Every. Single. One. But why don’t you have a listen to these (AAC format, will play in iTunes):
Robot Rock/Oh Yeah (Download)
Touch It/Technologic (Download)
Prime Time of Your Life/Rollin’ and Scratchin’/Brainwasher/Alive (Download)

And watch this:


Crap music reviews (which is to say, music reviews that are crap).

Superfast stream-of-consciousness “reviews” just so I can get these things off my desk (yes I still buy a lot of them fuck off) k thnx bye






 Feist - The Reminder

Although I have a general order prohibiting singer-songwriter records from my home and hand drive, I listened to Feist’s previous record, Let It Die, quite a lot in my Sony days, and bought this one because it appears ceaselessly on my friends’ last.fm pages.

I thought it was mostly crap on the first listen, but it’s advanced to Quite Good by the second. Many of the songs will find more or less permanent residency on my iPod and assorted playlists for sunny weekends and yuppie wine nights. It must be said, though, some of the sparser, slower bits like “The Water” and “Honey Honey” are among the worst Sarah Mclaughlin songs ever made.

Top Tracks:

“I Feel It All” (Download)
“My Moon My Man”
“Past In Present”
“1 2 3 4”






Pet Shop Boys - Can You Forgive Her? (US Maxi-single)

Discovered this in the Used Rock/Pop section of Amoeba Records. I don’t know that it’s actually hard to find, but I’ve been collecting PSB singles for years and never come across it.

“Can You Forgive Her?” — the single itself — remains a top tune, and its sonic preposterousness has only helped it age, really. The circa ‘93 remixes, however, including a couple by Faithless’ Rollo… well, the less we say about them the better. There is one true gem on this, though, and it’s the Johnny Marr remix of “I Want To Wake Up,” a song released on PSB’s 1987 album, Actually.

A lot of people don’t know this, but Johnny Marr has done quite a lot of work with Pet Shop Boys. He played guitar on several tracks from Behaviour, provided guest vocals and guitar on “Up Against It” off Bilingual, and played guitar on nearly every song on Release — not to mention the several PSB collaborations with Marr’s other group, Electronic.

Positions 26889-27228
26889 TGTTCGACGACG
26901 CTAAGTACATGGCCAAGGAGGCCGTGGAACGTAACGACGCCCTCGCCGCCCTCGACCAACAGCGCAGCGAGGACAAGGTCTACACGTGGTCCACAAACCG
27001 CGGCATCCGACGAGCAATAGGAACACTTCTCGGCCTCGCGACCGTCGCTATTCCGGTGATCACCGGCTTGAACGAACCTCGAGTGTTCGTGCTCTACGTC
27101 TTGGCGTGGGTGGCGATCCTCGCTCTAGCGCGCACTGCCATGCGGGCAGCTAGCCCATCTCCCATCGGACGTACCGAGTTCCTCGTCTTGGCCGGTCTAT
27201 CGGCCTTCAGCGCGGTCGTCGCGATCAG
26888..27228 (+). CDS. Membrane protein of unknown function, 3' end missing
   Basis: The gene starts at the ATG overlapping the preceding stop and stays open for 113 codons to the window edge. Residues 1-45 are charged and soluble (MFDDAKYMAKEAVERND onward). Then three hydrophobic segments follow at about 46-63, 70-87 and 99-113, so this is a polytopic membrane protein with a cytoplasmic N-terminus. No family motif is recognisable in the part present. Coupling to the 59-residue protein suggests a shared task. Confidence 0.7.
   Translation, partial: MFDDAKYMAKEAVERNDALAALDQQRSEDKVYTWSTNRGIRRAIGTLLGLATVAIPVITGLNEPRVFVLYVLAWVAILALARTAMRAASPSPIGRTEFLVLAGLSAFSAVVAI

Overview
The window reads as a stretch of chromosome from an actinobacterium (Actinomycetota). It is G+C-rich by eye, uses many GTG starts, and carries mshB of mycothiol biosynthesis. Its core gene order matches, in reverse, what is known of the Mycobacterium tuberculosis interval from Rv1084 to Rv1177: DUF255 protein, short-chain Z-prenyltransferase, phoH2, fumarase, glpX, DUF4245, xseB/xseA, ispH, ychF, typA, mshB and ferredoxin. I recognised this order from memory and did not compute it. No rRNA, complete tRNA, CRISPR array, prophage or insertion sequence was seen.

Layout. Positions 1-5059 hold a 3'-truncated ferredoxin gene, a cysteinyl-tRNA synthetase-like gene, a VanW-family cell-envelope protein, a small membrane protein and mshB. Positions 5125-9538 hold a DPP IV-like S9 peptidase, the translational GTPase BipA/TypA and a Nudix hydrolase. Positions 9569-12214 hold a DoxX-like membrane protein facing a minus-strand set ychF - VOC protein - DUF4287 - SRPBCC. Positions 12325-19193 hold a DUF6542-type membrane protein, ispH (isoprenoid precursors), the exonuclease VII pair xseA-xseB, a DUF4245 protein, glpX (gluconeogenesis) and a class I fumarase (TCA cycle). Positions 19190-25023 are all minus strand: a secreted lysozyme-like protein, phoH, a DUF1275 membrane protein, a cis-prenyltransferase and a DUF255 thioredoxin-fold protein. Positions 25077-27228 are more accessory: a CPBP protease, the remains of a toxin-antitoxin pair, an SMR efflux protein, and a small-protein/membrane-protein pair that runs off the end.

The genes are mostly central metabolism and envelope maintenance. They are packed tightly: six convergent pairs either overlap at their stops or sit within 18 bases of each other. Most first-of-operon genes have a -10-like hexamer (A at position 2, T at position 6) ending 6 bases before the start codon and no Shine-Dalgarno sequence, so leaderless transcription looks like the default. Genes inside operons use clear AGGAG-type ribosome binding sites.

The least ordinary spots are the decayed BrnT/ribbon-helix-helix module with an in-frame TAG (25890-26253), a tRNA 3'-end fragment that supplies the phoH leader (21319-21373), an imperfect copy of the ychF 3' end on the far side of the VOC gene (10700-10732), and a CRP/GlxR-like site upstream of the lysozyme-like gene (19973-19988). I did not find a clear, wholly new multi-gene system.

Marr’s remix of “I Want To Wake Up” is probably more dated than the “CYFH?” remixes on this disc, but it’s such a perfect snapshot of the sonic style of the age. He took an unremarkable ’80s dance-pop track and housed it up with diva vocals, electric pianos, ’90s techno drums and his own funky guitar licks. It sounds like it could be on PSB’s Very, the record from which “Can You Forgive Her?” was taken, or even on Electronic’s Raise The Pressure, Marr’s disaster of a pop-house album with New Order’s Bernard Sumner. 

Top Tracks:

“Can You Forgive Her?”
“I Want To Wake Up (1993 Remix)” (Download)






The Chemical Brothers - Life Is Sweet (US Maxi-single)

 Another find in Amoeba’s used bins. This one stuck out at me not only because I don’t have it (I have almost all the Chems’ CD-singles), but because this one features a remix by DAFT PUNK! How did I not know about this? Anyway, the remix is okay, I guess. You have to go in remembering that DP made this in 1995 and not ‘99 or ‘05. It sounds like one of the filler tracks on Homework — which is still pretty good, I suppose. Still, it was a bit of let down after I was so excited in the store.

The other mixes are by the Chems themselves, and most would make good fodder for breakbeat DJs as not one of the versions utilizes the original Tim Burgess vocal track. Nothing classic by any means. Elsewhere on the disc is a “Leave Home” remix called “Terror Drums,” which is pretty cool as it basically strips out all the rhythm bits of “Leave Home” and replaces them with a new drum jam over which the sirens and other synthy bits call out. B-side “Chico’s Groove (Mix 2)” makes for good, groovy background music for a hipster cocktail party.

Top Tracks:
” Life Is Sweet (Daft Punk Remix)” (Download)